Sunday schools may be banned for teaching the biblical view of marriage
Sunday schools may be banned for teaching the biblical view of marriage, under proposals to subject them to Ofsted inspection, Conservative MPs have warned.
The government has outlined proposals that would force many ‘out-of-school’ settings to undergo registration and inspection. In a letter to The Telegraph published Monday, Sir Gerald Howarth, David Burrowes, Fiona Bruce and Gary Streeter said that the changes, outlined in a consultation by the Department for Education, could have a "seriously detrimental effect on the freedom of religious organisations".
'Out-of-school' settings consultation
The consultation, which passed its deadline on Monday, was published as part of the broader 'Counter-Extremism Strategy', which has raised widespread concern about the restriction of religious freedom.
In the letter, the MPs highlight the threat the measures pose to many Christian groups, including Sunday schools.
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Challenge to established Christian teaching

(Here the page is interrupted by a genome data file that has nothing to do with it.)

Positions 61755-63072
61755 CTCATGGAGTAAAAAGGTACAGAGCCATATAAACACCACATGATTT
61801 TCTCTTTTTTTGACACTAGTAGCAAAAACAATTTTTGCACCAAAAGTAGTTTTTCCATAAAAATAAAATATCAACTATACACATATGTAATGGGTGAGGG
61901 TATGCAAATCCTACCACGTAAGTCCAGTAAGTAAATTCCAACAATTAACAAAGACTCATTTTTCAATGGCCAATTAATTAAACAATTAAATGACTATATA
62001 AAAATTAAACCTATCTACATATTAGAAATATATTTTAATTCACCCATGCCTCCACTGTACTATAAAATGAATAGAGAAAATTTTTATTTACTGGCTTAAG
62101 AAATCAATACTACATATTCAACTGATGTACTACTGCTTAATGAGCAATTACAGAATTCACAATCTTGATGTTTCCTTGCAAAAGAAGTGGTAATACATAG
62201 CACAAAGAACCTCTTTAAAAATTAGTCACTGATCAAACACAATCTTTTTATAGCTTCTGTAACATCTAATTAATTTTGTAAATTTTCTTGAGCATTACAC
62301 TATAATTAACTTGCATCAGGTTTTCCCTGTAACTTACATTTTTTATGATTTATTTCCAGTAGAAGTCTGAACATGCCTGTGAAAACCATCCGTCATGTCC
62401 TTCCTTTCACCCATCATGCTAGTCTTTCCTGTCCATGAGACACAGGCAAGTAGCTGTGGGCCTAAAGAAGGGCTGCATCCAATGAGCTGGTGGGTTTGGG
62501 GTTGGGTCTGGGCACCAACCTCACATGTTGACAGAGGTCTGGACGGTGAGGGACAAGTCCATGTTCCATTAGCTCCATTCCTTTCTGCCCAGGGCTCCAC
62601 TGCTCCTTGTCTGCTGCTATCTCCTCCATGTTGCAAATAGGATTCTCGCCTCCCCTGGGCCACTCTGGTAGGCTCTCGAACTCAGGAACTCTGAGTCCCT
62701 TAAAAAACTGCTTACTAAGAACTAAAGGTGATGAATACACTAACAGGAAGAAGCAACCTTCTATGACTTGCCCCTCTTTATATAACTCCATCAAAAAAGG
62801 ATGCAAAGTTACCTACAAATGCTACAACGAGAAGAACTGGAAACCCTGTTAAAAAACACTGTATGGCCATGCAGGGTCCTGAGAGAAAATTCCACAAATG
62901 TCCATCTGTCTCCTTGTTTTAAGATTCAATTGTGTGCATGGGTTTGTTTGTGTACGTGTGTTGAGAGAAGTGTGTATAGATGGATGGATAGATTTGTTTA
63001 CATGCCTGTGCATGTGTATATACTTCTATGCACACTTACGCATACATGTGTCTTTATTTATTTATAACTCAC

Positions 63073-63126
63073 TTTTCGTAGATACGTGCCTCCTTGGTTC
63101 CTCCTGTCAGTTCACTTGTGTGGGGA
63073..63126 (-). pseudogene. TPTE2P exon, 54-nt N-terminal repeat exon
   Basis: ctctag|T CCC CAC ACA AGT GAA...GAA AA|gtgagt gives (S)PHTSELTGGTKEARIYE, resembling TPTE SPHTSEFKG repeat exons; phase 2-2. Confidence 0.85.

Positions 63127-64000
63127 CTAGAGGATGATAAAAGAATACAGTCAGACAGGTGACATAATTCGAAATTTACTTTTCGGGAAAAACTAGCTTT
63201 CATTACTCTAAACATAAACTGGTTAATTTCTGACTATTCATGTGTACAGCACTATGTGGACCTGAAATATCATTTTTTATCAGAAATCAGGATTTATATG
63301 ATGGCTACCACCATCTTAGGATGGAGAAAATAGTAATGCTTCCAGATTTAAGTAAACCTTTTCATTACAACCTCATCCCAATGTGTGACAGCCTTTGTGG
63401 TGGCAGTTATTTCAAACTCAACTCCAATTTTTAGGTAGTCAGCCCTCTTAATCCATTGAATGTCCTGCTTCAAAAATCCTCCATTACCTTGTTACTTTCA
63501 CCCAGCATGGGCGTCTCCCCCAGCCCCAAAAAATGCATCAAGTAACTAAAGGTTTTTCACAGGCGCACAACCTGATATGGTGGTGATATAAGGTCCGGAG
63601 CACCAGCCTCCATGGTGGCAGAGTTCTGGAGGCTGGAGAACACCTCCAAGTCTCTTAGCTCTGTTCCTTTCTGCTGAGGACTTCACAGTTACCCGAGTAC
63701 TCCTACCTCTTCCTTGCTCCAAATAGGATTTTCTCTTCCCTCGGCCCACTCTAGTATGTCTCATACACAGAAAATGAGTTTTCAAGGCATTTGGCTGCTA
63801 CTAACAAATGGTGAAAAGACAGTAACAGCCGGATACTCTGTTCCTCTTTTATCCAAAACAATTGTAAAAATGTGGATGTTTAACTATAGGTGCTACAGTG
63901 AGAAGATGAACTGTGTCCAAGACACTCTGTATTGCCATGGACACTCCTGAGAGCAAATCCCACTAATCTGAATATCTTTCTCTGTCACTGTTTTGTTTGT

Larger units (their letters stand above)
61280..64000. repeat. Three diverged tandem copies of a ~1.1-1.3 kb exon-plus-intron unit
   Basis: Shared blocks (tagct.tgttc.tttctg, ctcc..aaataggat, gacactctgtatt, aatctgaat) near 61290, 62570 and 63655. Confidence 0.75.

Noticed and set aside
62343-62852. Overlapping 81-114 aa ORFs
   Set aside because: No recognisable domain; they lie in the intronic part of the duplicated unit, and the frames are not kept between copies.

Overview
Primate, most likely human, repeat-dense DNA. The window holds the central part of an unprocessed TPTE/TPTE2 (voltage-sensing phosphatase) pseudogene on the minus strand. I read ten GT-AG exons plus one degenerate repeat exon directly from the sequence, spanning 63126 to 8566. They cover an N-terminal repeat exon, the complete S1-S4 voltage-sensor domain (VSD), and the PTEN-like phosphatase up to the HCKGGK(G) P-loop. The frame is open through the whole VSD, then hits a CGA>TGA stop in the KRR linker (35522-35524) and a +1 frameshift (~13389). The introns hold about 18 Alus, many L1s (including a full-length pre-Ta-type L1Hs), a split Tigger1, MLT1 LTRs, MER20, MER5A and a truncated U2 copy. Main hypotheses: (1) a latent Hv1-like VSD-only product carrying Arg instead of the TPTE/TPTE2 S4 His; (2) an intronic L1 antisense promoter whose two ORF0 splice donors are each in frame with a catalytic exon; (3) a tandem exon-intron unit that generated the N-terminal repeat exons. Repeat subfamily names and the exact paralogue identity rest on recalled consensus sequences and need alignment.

Christian groups are concerned about "the prospect of an Ofsted inspector observing meetings and then imposing sanctions for the expression of traditional views on matters such as marriage – views which, until very recently, were considered mainstream in Britain", the letter says.
The MPs go on to echo Christian Concern and other organisations, which have raised concerns that religion in Britain could become state-regulated.
Read Christian Concern's response to the consultation here.
Christian teaching could be at risk of censorship, because of the government’s vaguely defined measures, the letter states:
"This would be an intolerable but very real possibility given the clear desire of the Department for Education to investigate what it calls 'prohibitive activities', such as 'undesirable teaching’… which undermines or is incompatible with fundamental British values.
"This could challenge established Christian teaching. Threats to British values originate overwhelmingly from certain strains of Islam.
"It is at least disproportionate, if not absurd, to impose intrusive burdens on all other religious groups under the pretence that attempts at radicalisation could be discovered in any organisation."